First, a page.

I moved miles away from my fam­i­ly by acci­dent. I nev­er dreamed it would last 39 years and it’s not an idea I would pro­mote for a close knit, sup­port­ive fam­i­ly. But then again I was pur­pose­ful­ly able to step away from some­one who lived only 10 miles away, for my own health.

The extent to which being under the pow­er, demands and con­trol of such a per­son can be dele­te­ri­ous to our health may not have yet been studied. 

My sus­pi­cion is that many cas­es of can­cer could be linked to hav­ing such a con­trol­ling per­son in one’s life. I also believe that it’s the back­ground to many cur­rent devel­op­men­tal delays, includ­ing autism. I know of a fam­i­ly where two out of three chil­dren had more than one bout with can­cer. Their father was extreme­ly con­trol­ling of every fam­i­ly mem­ber’s actions and opin­ions while appear­ing to encour­age free­dom. Even his recent death was dra­mat­ic (staged?) and at a tra­di­tion­al time of year for fam­i­ly gath­er­ings. How can they for­get or escape him now? 

Ask your­self how tru­ly hap­py and warm fam­i­lies in such cir­cum­stances are – if you think about it you will instinc­tive­ly know that you don’t feel very hap­py, warm or total­ly trust­ing around them – it will sur­prise you. You are fre­quent­ly try­ing to con­vince your­self that ‘these peo­ple’ are real­ly good!

We can make our own deci­sions when it comes to our health and the health of our own families.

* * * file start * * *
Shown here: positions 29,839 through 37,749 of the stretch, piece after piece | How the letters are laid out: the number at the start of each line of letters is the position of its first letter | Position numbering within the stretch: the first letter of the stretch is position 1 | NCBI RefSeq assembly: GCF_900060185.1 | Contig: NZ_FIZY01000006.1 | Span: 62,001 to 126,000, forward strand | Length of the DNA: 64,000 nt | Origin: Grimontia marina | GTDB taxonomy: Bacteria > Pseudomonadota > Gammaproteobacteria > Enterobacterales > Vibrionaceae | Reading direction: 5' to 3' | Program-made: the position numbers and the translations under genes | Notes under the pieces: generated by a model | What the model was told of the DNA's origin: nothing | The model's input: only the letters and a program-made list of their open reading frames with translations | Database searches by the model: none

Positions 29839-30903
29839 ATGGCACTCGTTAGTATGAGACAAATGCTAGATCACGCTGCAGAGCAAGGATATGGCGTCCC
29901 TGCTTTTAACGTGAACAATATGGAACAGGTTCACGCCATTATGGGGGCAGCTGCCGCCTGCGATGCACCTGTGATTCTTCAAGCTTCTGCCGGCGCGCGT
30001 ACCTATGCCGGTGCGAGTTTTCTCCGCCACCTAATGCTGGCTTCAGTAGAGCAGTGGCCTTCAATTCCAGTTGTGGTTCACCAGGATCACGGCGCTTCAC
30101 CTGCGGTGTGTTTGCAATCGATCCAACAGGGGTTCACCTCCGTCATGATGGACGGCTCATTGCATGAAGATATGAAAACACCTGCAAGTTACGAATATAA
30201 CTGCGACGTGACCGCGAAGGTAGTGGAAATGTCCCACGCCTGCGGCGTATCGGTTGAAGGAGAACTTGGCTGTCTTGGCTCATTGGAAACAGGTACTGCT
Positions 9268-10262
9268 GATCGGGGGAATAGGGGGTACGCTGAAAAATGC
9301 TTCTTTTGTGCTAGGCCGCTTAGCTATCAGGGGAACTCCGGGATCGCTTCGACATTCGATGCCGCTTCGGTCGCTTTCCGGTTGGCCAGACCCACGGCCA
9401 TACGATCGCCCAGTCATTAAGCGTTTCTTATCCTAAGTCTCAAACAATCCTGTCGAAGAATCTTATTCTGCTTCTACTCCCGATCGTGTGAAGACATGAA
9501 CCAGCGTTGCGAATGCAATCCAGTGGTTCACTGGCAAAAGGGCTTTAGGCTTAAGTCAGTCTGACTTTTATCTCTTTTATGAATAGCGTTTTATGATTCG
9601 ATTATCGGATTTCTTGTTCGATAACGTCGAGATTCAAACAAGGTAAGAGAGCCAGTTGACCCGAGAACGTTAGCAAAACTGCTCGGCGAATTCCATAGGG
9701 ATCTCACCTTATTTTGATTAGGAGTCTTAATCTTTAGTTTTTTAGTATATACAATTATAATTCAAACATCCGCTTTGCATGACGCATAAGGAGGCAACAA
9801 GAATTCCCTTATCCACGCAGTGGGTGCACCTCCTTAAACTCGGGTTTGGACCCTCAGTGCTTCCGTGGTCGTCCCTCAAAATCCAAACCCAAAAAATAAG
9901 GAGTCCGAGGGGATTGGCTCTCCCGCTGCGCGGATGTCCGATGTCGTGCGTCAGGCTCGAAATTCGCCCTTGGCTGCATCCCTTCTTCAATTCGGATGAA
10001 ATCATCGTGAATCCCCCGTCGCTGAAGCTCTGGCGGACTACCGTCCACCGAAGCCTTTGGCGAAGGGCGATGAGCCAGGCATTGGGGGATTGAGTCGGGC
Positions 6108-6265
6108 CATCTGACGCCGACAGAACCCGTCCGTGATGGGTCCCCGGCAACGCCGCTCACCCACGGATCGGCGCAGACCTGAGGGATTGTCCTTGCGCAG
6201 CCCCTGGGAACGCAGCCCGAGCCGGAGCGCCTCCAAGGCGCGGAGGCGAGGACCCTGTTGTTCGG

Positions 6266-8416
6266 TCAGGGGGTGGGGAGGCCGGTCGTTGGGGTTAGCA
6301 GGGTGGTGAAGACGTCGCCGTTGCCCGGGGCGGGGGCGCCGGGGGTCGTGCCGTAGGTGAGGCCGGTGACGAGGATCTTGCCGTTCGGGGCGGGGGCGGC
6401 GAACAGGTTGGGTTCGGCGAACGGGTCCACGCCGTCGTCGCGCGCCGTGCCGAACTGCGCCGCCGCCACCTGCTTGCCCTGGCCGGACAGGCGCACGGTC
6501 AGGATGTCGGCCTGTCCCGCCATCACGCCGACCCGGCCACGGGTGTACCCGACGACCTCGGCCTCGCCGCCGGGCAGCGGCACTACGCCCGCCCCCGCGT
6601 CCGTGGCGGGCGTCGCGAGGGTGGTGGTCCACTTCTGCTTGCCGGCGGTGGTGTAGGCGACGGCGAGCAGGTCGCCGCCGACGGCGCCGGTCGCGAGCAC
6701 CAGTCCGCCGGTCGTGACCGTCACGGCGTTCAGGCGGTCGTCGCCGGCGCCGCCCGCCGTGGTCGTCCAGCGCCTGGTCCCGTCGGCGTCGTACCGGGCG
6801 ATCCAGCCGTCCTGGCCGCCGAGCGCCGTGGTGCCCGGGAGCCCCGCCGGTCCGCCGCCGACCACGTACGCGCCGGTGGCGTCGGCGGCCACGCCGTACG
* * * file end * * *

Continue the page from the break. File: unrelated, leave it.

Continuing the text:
The pat­terns I have expe­ri­enced and per­son­al­ly seen in oth­er fam­i­lies are passed down gen­er­a­tion to gen­er­a­tion. To see two or three gen­er­a­tions dam­aged, either phys­i­cal­ly or emo­tion­al­ly, or both, is dra­mat­ic to observe. To expe­ri­ence it per­son­al­ly and then recog­nise it clear­ly is tru­ly an eye open­ing expe­ri­ence — talk about ‘research’!

Con­trol­ling grand­par­ents beget con­trol­ling par­ents (some with social deficits) beget devel­op­men­tal delays (def­i­nite­ly emo­tion­al deficits) in the youngest mem­bers of the family.

Let’s break the spell of con­trol for con­trol’s sake. 

Those in con­trol need to take a look inwards (or be alien­at­ed if they can­not be forced to be intro­spec­tive for the sake of their fam­i­lies) and take some respon­si­bil­i­ty for the debil­i­tat­ing ail­ments their spous­es, chil­dren and grand­chil­dren are now experiencing.